Sports are a high-risk occupation. In fact, the Insurance Information Institute reported that American emergency rooms saw more than 2.4 million sports-related injuries in 2020 alone, and these numbers are only expected to increase as restrictions continue to ease this year.
Consequently, formulating effective plans for recovery is crucial to getting athletes back in the game as soon as possible. The ideal treatment plan not only rehabilitates athletes physically but also takes into account their psychological readjustment. Such a plan should also integrate a healthy and balanced diet to provide athletes the nutrients their body needs to regenerate.
But eating the right foods isn’t enough. By revisiting the way food is traditionally prepared, you can better reap the benefits of a balanced diet. Here’s more on traditional foods and how they can help you recover from injuries faster.
What are traditional foods?
The majority of the world’s traditional cuisines serve 4 things: organs, meat on the bone, fermented foods, and dishes featuring fresh, uncooked ingredients. These are traditional foods, or foods that have been passed down through generations. They’re usually found in “Blue Zones” areas, or regions of the world where residents have an exceptionally long life expectancy, like the Mediterranean and Okinawa, Japan.
However, traditional foods can help with more than just longevity. One of the broadest benefits of traditional foods is that they can help you recover from injuries faster.
How do traditional foods boost recovery?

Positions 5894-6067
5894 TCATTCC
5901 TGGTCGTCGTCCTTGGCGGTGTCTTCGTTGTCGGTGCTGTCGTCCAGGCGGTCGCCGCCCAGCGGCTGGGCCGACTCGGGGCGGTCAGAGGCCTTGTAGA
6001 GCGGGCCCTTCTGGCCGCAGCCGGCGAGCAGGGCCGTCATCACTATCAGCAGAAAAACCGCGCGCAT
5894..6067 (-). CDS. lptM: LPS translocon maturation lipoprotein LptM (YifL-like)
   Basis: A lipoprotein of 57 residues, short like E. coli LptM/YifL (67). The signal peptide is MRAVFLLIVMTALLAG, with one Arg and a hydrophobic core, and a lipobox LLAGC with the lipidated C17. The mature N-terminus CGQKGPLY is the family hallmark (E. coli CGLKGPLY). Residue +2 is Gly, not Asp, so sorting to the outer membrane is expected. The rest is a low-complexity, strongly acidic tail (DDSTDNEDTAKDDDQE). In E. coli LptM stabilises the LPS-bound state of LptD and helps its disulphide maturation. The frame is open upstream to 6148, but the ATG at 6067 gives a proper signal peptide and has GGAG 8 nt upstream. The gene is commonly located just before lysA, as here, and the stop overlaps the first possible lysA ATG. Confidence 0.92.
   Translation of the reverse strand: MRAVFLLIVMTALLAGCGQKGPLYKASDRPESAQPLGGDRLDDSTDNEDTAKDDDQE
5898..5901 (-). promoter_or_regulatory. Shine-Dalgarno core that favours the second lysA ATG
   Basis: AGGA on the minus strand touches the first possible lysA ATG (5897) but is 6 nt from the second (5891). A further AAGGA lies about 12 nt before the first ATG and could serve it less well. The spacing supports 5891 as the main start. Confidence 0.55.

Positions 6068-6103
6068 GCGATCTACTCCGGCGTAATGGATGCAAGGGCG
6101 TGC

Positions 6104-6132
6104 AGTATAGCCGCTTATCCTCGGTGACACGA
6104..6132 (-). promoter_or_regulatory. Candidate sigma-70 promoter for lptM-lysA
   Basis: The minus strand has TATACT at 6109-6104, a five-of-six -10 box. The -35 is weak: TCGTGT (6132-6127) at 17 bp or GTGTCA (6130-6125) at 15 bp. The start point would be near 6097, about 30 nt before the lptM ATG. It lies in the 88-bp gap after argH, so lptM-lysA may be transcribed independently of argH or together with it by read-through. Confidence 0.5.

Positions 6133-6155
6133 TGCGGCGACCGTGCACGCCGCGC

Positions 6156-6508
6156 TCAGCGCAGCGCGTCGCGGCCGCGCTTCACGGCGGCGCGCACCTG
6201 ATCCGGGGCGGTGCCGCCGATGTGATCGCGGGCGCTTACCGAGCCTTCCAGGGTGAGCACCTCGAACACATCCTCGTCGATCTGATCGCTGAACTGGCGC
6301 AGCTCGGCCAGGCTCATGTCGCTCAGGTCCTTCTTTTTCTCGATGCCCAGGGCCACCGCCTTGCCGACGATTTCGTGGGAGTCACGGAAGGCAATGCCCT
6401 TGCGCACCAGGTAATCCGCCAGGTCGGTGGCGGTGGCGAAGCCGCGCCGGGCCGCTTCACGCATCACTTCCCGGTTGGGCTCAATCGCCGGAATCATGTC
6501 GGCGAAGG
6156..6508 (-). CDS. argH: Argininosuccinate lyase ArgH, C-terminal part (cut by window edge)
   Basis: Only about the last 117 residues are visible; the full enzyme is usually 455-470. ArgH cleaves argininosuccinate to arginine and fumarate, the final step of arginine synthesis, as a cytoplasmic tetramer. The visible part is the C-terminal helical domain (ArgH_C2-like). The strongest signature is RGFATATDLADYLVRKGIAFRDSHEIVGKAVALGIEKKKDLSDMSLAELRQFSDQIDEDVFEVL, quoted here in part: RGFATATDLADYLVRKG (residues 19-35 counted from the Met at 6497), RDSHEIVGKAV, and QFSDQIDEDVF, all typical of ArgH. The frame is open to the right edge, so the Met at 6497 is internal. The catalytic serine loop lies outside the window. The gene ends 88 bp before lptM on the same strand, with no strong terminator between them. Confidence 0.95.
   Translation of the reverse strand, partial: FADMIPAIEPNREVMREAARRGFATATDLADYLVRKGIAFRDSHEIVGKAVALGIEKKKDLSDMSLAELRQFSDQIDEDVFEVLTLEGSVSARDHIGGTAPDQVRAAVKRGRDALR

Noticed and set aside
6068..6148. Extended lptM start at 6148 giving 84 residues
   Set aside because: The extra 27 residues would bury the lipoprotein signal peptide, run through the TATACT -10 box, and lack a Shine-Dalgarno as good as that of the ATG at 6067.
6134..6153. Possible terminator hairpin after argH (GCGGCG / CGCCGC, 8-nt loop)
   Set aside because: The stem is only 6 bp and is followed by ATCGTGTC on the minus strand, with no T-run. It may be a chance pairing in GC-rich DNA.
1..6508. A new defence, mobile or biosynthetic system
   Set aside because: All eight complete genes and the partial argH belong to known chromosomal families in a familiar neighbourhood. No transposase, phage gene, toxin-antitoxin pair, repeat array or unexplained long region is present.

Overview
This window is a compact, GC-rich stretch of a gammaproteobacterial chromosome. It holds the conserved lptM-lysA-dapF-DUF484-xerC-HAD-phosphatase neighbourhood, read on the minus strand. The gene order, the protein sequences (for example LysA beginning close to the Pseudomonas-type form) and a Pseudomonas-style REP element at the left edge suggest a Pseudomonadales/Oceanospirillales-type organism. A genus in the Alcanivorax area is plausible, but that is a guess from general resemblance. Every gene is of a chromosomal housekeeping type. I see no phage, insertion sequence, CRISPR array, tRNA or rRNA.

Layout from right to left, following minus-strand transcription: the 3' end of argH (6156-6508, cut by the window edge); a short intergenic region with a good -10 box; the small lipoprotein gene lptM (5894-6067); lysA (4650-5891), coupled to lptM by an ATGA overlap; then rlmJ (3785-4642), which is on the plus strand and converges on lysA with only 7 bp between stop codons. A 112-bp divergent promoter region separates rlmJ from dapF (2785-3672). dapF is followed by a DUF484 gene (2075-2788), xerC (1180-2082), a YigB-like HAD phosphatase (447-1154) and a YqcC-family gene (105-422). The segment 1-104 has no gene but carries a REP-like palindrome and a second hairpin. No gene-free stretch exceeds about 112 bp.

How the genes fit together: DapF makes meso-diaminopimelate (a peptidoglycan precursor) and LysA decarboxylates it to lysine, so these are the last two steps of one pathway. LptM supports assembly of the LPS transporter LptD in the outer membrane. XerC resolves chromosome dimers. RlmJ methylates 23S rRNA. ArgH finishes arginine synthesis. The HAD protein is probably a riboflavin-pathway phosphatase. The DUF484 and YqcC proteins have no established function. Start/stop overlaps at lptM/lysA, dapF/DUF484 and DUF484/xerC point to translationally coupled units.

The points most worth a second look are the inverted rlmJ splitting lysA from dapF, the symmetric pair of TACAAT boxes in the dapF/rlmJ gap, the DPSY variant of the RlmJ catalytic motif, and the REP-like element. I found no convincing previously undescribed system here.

They boost your immunity.
Many traditional foods contain phytonutrients, which are found in whole grains, beans and nuts, some spices, most fruits and vegetables, and even tea. These have anti-inflammatory properties that can reduce pain at the site of injury. As our article How Does Pain Impact the Immune System explains, such a reduction in pain can boost the body’s response to infection. Some popular phytonutrients include carotenoids, flavonoids, and glucosinolates that can be found in carrots, squash, citrus fruits, broccoli, mushrooms, and cauliflower. They’re normally found in popular Okinawan dishes like Shitake sauteed mushrooms and Sardinia, Italian ones like minestrone soup.
They promote cell regeneration and turnover.
Notably, traditional foods direct cellular growth. Nutrition specialist and former elite athlete Dr. Cate Shanahan wrote about how traditional foods helped her recover from debilitating injuries in her book Deep Nutrition – Why Your Genes Need Traditional Foods. Here, she emphasizes that not all calories are created equal: traditional foods, in particular, contain macronutrients, which not only promote cell regeneration but also prevent oxidative damage. When cells break down due to injury they produce oxygen, and an excess can irreversibly damage your cells. Since traditional foods inhibit their production, the body is free to heal itself faster.
For this, you can whip up a hearty chicken lentil soup with sweet potatoes inspired by East African cuisine. Both lentils and sweet potatoes have the vitamins and carbohydrates that will promote the collagen production and cell turnover you need.
They prevent muscle loss
One challenge in recovery is giving your body the rest it needs without losing muscle in the process. Traditional foods can help with the latter. They contain the protein, the amino acid leucine, and Omega-3 fatty acids you need to nourish your muscles as you rest. For example, if you like avocado toast, try adding a Mediterranean twist with some salmon, capers, dill, and a sprinkle of lemon juice. According to nutritional sciences and dietetics professor Sousana Papadopoulou, who wrote Rehabilitation Nutrition for Injury Recovery of Athletes, all these compounds are necessary to prevent muscle atrophy. Leucine and Omega-3 in particular can increase protein production in the body, supplementing the protein you get directly from food.
Countless healthful and tasty traditional foods use ingredients that won’t just help you get back on your feet, but reduce the severity of future injuries. They’ll even keep you and your family healthy over the generations.